solvent selection, extraction times, potential losses, degradation,
or inefficiencies [9, 14, 15]. Many methods use chlorinated
solvents with potential negative health and environmental
impacts. Other methods use high pH mobile phases pH >5.0
which is above the pKa of the cannabinolic acids . We
found that this elution system caused the peaks to tail
significantly and early eluting peaks were asymmetrical.
The demand for cost-efficient quantitative methods for
cannabinoids is growing. Many laboratories engaged in this work
lack the expertise for advanced analytical instrumentation,
such as mass spectrometric detectors. In this case, these
detectors would impose a significant cost increase in infrastructure
and expertise. Mass spectrometry (MS) would allow for
improved detection limits, selectivity, and sensitivity, but given
the performance of this method with UV absorbance detection
and the high concentrations of the major cannabinoids, the use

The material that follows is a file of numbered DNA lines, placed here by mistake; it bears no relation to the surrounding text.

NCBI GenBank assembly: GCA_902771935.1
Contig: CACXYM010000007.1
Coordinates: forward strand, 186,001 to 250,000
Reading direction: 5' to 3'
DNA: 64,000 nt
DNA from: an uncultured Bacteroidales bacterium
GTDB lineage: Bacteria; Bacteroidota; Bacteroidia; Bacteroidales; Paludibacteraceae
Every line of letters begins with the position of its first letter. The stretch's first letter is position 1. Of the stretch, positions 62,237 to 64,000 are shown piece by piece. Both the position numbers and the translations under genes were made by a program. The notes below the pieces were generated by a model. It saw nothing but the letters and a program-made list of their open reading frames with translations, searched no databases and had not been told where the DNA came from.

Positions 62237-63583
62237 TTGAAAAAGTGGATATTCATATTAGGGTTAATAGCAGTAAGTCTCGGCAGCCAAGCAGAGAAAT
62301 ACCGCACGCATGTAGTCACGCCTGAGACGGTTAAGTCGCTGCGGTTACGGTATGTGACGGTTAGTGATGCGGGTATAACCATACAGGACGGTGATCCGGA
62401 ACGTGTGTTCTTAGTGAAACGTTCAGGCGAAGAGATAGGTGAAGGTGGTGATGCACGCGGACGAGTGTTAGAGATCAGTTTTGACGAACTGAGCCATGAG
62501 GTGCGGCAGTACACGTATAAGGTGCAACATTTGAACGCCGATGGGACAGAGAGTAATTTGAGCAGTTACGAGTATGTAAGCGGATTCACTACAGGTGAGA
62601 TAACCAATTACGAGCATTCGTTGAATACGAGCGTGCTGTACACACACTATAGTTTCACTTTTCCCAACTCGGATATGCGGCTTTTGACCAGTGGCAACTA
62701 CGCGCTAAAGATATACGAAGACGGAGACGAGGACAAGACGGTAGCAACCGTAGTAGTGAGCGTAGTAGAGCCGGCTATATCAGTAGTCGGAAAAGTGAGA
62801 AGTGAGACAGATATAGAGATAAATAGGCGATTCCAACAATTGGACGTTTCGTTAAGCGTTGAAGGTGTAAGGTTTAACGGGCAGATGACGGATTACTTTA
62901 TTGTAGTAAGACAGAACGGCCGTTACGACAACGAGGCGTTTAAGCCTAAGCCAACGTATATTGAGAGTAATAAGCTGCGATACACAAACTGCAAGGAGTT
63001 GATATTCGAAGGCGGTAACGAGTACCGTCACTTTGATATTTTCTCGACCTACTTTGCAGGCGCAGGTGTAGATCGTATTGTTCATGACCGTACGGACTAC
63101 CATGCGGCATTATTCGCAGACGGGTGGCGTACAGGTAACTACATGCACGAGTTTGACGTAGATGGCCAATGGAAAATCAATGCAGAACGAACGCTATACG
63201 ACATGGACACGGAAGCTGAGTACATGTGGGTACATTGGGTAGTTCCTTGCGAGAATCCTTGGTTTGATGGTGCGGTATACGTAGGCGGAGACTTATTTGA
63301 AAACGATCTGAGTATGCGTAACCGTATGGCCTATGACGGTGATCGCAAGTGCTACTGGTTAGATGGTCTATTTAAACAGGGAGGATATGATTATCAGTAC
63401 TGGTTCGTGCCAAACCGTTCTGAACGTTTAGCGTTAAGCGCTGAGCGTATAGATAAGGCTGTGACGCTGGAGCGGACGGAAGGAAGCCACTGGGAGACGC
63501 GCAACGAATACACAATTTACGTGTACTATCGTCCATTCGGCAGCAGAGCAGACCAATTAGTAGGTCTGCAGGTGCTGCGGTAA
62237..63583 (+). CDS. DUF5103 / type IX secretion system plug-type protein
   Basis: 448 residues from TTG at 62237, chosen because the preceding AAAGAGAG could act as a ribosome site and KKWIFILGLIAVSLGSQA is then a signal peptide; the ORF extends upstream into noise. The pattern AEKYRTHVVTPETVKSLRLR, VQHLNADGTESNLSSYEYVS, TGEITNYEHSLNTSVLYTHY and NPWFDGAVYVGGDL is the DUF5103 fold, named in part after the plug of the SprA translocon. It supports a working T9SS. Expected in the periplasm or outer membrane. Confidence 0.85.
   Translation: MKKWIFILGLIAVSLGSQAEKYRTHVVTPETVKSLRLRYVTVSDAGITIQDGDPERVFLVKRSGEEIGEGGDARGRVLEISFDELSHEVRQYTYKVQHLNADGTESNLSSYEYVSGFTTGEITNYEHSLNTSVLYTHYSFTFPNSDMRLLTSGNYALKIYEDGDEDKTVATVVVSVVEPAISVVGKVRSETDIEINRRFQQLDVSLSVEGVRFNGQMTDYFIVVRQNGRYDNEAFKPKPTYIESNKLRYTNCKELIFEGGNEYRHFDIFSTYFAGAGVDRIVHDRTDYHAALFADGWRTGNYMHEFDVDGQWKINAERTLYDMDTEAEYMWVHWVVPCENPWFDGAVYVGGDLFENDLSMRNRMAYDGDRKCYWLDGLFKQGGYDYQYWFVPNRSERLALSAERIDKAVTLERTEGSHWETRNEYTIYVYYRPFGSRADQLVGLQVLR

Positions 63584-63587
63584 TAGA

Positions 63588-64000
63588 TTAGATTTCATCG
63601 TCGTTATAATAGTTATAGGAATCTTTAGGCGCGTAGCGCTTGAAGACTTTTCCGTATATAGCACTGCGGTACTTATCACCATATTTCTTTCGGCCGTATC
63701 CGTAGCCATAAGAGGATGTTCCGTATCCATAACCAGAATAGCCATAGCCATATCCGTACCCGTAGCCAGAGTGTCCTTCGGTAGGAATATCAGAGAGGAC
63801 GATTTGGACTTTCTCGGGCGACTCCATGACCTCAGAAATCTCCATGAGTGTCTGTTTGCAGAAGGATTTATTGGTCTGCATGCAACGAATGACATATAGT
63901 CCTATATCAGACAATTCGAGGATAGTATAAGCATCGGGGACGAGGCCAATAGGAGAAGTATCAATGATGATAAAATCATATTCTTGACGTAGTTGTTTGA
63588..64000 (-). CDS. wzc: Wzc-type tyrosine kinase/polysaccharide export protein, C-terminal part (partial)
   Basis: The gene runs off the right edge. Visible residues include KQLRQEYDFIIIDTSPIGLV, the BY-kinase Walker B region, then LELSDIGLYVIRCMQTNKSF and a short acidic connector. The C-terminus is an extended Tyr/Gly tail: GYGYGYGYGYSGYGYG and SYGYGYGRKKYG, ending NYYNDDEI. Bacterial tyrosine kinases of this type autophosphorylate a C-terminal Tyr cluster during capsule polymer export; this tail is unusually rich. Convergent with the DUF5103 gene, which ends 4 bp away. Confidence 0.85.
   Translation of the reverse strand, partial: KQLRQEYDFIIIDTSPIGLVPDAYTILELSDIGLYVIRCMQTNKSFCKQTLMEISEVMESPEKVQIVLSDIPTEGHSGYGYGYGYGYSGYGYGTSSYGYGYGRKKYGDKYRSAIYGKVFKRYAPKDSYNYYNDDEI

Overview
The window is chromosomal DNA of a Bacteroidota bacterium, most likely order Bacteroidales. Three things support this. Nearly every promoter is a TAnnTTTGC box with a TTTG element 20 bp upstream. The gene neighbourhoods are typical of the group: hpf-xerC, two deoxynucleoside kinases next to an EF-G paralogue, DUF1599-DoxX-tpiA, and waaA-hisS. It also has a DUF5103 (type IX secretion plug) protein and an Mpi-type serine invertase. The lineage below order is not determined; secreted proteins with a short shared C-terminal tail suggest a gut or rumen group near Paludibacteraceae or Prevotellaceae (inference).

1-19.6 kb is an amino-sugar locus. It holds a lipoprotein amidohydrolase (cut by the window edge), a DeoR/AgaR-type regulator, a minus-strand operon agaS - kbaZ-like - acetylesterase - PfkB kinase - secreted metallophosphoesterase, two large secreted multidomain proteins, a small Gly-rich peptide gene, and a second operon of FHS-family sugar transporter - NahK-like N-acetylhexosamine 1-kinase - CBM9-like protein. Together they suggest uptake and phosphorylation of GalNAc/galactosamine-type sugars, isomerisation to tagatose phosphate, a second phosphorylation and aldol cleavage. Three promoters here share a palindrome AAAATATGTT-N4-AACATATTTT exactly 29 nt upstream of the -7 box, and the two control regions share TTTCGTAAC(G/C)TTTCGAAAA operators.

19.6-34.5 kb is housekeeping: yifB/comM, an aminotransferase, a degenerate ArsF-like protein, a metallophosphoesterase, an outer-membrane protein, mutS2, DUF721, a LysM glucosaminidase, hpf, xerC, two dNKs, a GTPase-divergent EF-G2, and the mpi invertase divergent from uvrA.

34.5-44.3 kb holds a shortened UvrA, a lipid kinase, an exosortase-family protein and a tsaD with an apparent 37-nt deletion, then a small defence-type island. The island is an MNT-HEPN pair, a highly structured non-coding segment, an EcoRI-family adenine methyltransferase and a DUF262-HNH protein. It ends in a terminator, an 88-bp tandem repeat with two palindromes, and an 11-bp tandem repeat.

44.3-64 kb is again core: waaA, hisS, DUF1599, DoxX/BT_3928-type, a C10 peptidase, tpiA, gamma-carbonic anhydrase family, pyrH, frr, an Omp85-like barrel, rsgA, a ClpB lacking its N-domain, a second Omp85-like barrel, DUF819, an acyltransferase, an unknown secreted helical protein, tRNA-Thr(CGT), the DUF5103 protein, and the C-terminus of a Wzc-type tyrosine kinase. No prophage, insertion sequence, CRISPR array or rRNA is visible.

of MS detection does not improve the method fitness. Care
was taken to ensure that the mobile phases used for this
method are mass spectrometry compatible for those who with the
instrument capabilities require improved sensitivity and
putative identification of additional minor cannabinoids.
Our method is a significant improvement over previous
methods that can be used in a variety of settings and has
the potential to be expanded for inclusion of new
cannabinoids as required. To date, many jurisdictions only
require the quantity of total THC and total CBD in the
products [25, 26], while with improvements in analytical
instrumentation, columns, and detection techniques, the
ability to expand the regulations to acids, neutral forms,
and minor cannabinoids is straightforward. There is a
significant amount of concern around the use of GC for
quantitation of cannabinoids using in-injector